Of all my reviews here at Hollywood metal, my favorite are when I get to review lesser known material. Be it albums, movies, or comics. Delving into a work either lightly tread or momentarily forgotten is a wonderful experience. I do not think Jean Giraud, better known as Moebius, is a particularly obscure comic artist, but rather he is lesser known than other fantasy comic artists. His work lies down a path that is accessible to anyone who travels a little bit farther into fantasy comics. Though it is easy to poke fun at cheesy fantasy comics with wooden story-lines, the work of Moebius is so vastly different than this, that it is hard to consider it part of the same genre.
Jean Giraud began his work in comics with Western motifs before moving into fantasy and sci fi themes in the late 60’s. Giraud’s work in the late 60’s with the French satire magazine Hara-Kiri would be Giraud’s, now known as Moebius, last working platform until a decade later when he became famous, at least in terms of Hollywood Metal standards, as an artist for Heavy Metal. It was during this time that Moebius would create some of his most iconic work including Azrach as well as The Airtight Garage. Both of those stories are fine points for a fantasy discussion, however the topic for this review is a piece that was conceived, oddly enough, by a car company.
Le Monde d’Edena was born by a request for the Citroën, A BLANK CAR, for a four page comic advertisement. What started as an obligation triggered a 40 page long story with prequels, sequels, and related stories. The Star and all stories related to The Adena Cycle have become sometimes overlooked gems that showcase a nexus between pulp, art, and spirituality. While the magazine Heavy Metal is known for its low brow humor and juvenile sexuality, the artists in connection sometimes have stunning and existentially provocative work. Sometimes they have both but that is another story.
Moebius: Volume 1 collects the original story, “The Star,” along with a retro fitted prequel, “The Repairmen” and two periphery stories, “Adena” and “Celestial Venice.” The actual Adena cycle is then continued in the 5th and 7th volume of this particular series, which are segmented by other Moebius series. Reading the Star, along with the three other supplemental stories, gives the foundation as well as the incidental support into the universe that houses Adena. For anyone familiar with the work of Moebius, the Adena Cycle marked a change in his style, favoring near weightless simplicity for detail. This change gives The Star a unique character and helps it succeed as a story.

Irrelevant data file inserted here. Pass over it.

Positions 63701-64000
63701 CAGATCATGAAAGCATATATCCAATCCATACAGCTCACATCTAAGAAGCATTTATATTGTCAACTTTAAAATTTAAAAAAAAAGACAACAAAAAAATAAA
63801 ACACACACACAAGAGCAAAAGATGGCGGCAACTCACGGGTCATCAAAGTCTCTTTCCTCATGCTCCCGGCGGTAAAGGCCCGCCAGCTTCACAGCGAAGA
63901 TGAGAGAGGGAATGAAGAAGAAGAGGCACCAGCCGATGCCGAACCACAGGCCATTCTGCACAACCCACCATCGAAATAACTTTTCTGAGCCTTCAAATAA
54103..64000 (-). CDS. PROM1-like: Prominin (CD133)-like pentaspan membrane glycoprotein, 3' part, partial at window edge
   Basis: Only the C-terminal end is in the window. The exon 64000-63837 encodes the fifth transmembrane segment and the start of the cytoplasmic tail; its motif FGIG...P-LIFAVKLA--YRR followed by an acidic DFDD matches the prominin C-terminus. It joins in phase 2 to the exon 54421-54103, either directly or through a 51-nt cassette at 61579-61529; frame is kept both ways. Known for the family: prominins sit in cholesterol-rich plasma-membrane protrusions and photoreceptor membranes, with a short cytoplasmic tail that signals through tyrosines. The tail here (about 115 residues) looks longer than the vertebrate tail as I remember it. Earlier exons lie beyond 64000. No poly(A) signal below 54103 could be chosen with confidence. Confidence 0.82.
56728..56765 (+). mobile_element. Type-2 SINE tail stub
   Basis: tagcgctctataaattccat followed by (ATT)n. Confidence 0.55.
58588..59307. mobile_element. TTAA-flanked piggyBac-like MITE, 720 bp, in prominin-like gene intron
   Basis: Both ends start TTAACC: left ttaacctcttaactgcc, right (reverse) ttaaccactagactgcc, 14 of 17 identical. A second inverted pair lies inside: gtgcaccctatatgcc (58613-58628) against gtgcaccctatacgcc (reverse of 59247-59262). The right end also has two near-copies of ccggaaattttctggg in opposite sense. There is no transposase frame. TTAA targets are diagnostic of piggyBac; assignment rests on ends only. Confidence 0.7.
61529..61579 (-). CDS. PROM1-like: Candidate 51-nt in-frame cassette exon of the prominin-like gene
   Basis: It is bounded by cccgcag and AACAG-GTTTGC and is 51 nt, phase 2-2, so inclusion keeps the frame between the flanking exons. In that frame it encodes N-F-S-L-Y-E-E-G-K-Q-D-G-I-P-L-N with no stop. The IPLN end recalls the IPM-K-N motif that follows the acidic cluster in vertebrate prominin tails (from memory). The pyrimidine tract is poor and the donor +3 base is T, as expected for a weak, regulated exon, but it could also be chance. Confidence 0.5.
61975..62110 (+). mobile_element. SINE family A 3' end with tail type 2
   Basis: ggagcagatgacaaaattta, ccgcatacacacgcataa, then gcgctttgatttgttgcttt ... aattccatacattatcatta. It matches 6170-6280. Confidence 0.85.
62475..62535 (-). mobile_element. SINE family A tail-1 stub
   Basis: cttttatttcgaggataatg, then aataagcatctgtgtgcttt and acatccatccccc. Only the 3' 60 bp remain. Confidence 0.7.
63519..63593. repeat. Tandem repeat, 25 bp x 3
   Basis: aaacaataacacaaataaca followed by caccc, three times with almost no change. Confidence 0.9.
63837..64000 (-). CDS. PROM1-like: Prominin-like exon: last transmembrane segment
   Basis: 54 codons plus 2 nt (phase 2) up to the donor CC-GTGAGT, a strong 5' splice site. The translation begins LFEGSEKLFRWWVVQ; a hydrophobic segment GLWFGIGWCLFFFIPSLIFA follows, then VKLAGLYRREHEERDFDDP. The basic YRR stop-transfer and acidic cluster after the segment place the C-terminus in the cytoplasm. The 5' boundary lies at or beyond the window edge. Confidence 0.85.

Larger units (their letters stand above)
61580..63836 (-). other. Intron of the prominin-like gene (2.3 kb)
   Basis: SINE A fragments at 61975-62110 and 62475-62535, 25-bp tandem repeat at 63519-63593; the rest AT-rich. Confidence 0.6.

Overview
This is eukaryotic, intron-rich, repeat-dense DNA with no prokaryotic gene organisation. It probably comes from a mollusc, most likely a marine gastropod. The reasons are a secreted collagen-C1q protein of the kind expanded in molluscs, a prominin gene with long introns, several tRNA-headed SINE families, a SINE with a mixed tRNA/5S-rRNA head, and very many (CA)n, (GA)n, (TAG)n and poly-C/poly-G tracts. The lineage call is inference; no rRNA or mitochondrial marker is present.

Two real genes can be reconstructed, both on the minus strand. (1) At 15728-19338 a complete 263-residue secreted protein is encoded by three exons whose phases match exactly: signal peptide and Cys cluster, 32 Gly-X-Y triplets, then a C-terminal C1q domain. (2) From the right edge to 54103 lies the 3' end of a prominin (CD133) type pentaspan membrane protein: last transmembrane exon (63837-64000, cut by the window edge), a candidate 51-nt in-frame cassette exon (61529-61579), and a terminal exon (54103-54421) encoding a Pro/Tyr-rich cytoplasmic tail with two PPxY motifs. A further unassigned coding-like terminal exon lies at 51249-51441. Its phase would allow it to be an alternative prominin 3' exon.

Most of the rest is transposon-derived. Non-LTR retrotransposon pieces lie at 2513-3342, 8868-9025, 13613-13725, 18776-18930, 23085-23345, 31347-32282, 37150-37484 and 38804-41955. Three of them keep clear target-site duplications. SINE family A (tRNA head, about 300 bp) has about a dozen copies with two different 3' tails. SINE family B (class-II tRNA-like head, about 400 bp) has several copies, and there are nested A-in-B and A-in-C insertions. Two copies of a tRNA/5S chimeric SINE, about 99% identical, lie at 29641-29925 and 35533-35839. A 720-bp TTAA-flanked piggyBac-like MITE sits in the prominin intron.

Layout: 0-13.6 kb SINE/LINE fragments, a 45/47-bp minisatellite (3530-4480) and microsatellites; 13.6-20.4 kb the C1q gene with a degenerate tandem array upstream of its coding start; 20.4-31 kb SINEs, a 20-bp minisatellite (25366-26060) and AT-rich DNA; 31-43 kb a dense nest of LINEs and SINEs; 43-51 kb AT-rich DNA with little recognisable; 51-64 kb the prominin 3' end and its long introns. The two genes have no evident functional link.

The Star details the adventures of two interstellar protagonists who end up on a deserted planet save for a light on the authorize???. The two travel weeks to the light in a vintage Citroën automobile before arriving at a glowing pyramid. The structure is surrounded by a refugee camp of alien species who have arrived here by accident some thousands of years ago. The origins of the pyramid are mysterious save for the glowing light that acts as a beacon for the galaxy. One of the sexless protagonists is caught in a trance that leads it to walk inside the barrier surrounding the pyramid, returning with news that the pyramid is a space shuttle that will soon embark on a trip to the Gardens of Adena. the story ends in a silent haze with the swatch of alien creatures being transported to the celestial paradise.
For a story, the Star is very reserved in actual narrative. The whole thing plays like a dream, which emanates new age spirituality. The aforementioned minimal water colored visual style adds to the near weightlessness of the narrative. “Adena” helps flesh out some of the initial story, seeing a group of Earthling passengers being taken to Adena. The business and military personnel soon shed all trappings of age, rank, and class and become eternal beings free to enjoy the next stage in cosmic evolution. While this whole thing smells like pot, healing crystals, and bead curtains, the work of Moebius is so endearing, one cannot help themselves but get caught up in the star dream.
In previous reviews of Heavy Metal material, I have always made mention of its connection with the underground comics that flourished in the late 60’s. Moebius’ work is a time capsule that preserves the style and spirit of comics that have little concern with restrictions. Though the comic lacks any of the gratuitous subject matter typical of underground publications, the artistic freedom that comes with a narrative like this is more than entertaining to experience. It is interesting the producer of these Moebius volumes chose The Star as the first, as Azrach and The Airtight Garage are much more well known. This is only a momentary pause as The Star is more than an adequate beginning into the world of Moebius and the flying space pyramid.Comic Review, Hollywood Metal, Kaptain Carbon, MOEBIUS VOLUME 1, UPON A STAR
Categorised in: Comics